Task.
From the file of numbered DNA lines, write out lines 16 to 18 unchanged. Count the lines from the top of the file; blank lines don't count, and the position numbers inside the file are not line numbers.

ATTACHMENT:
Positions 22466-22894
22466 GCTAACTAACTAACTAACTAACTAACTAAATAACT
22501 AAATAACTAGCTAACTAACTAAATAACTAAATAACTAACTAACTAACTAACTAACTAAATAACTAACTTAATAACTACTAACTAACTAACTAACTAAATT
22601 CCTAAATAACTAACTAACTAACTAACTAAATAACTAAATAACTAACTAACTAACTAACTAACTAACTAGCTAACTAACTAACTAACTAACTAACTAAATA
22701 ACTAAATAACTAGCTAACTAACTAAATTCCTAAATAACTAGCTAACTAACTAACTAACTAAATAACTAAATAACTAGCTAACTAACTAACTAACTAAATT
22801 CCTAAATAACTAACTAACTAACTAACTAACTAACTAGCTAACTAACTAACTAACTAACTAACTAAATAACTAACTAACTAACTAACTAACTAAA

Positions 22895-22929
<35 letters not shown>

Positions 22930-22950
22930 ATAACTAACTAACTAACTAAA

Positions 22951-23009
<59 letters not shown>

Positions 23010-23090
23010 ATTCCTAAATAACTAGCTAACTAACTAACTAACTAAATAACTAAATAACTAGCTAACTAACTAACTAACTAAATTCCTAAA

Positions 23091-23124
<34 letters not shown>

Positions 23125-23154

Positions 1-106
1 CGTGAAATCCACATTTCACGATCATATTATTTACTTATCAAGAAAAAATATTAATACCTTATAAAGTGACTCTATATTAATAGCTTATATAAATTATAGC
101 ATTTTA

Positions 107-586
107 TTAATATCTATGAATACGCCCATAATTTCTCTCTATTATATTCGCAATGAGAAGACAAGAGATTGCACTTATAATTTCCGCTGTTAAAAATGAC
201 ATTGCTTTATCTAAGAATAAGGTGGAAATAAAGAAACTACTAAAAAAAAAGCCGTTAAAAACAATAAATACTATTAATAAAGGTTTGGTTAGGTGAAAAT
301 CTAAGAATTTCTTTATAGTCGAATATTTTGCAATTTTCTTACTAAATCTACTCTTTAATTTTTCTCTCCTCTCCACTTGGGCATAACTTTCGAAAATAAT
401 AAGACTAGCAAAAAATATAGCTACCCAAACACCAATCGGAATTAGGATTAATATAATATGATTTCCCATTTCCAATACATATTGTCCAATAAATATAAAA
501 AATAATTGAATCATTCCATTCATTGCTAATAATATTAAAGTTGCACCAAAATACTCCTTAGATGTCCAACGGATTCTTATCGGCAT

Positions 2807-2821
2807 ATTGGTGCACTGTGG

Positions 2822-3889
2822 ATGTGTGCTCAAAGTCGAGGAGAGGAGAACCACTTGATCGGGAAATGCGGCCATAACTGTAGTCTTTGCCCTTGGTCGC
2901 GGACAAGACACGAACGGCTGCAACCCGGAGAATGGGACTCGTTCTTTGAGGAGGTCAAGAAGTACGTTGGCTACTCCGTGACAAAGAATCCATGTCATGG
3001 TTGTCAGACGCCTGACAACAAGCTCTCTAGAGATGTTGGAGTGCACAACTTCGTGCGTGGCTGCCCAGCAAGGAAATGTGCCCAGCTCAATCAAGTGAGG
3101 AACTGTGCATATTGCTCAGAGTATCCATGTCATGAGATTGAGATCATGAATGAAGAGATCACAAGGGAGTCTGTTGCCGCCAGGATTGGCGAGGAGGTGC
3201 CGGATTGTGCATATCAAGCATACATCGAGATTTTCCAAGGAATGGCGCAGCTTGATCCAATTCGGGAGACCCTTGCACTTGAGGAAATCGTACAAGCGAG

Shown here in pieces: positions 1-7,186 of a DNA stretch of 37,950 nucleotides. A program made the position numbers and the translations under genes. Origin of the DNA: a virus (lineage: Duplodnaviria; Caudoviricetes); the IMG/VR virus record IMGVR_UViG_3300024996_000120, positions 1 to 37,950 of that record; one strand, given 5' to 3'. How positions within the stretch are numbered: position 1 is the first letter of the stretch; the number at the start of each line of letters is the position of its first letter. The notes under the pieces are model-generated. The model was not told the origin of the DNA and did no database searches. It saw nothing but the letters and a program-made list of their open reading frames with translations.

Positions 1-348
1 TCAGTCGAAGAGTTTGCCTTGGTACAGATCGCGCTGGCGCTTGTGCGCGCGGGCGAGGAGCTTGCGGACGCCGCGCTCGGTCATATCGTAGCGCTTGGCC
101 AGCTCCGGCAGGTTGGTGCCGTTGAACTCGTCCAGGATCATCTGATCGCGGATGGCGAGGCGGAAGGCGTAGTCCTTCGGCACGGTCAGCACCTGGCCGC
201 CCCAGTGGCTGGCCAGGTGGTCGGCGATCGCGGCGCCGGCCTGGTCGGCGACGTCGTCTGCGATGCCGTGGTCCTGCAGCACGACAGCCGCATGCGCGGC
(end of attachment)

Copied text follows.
<34 letters not shown>

Positions 23125-23154

Positions 1-106